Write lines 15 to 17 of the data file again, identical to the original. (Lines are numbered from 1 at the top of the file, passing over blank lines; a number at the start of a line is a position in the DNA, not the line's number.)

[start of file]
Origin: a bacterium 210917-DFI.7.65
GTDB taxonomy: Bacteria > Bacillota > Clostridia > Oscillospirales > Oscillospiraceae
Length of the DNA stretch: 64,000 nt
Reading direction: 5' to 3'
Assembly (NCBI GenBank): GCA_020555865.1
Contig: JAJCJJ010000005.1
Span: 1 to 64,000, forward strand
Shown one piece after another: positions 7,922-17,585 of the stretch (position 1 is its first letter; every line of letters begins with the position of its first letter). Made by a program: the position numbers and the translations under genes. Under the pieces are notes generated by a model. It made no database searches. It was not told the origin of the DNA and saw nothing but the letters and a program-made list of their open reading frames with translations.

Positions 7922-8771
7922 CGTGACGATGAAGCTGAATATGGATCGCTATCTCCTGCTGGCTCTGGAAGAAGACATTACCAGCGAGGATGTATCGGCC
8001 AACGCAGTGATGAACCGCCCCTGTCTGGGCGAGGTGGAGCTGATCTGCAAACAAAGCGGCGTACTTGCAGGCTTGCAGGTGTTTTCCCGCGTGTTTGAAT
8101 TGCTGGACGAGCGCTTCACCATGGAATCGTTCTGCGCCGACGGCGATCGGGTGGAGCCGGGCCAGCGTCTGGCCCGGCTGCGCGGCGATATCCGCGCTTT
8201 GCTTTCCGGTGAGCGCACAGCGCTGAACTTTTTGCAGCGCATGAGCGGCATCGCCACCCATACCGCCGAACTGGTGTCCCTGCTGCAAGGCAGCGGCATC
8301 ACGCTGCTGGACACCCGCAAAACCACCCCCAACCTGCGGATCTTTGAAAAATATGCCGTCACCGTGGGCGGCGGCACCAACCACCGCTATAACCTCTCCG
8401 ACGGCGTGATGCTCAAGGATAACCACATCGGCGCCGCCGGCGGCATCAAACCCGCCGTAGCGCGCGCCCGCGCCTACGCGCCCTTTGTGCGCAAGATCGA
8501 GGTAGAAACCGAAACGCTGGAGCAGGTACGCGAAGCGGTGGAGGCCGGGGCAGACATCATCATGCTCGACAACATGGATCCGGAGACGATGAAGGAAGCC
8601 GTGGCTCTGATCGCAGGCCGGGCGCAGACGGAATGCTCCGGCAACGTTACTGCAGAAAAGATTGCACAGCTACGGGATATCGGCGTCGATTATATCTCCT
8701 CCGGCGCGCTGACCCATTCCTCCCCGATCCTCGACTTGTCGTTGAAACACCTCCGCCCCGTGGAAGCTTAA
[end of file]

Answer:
8401 ACGGCGTGATGCTCAAGGATAACCACATCGGCGCCGCCGGCGGCATCAAACCCGCCGTAGCGCGCGCCCGCGCCTACGCGCCCTTTGTGCGCAAGATCGA
8501 GGTAGAAACCGAAACGCTGGAGCAGGTACGCGAAGCGGTGGAGGCCGGGGCAGACATCATCATGCTCGACAACATGGATCCGGAGACGATGAAGGAAGCC
8601 GTGGCTCTGATCGCAGGCCGGGCGCAGACGGAATGCTCCGGCAACGTTACTGCAGAAAAGATTGCACAGCTACGGGATATCGGCGTCGATTATATCTCCT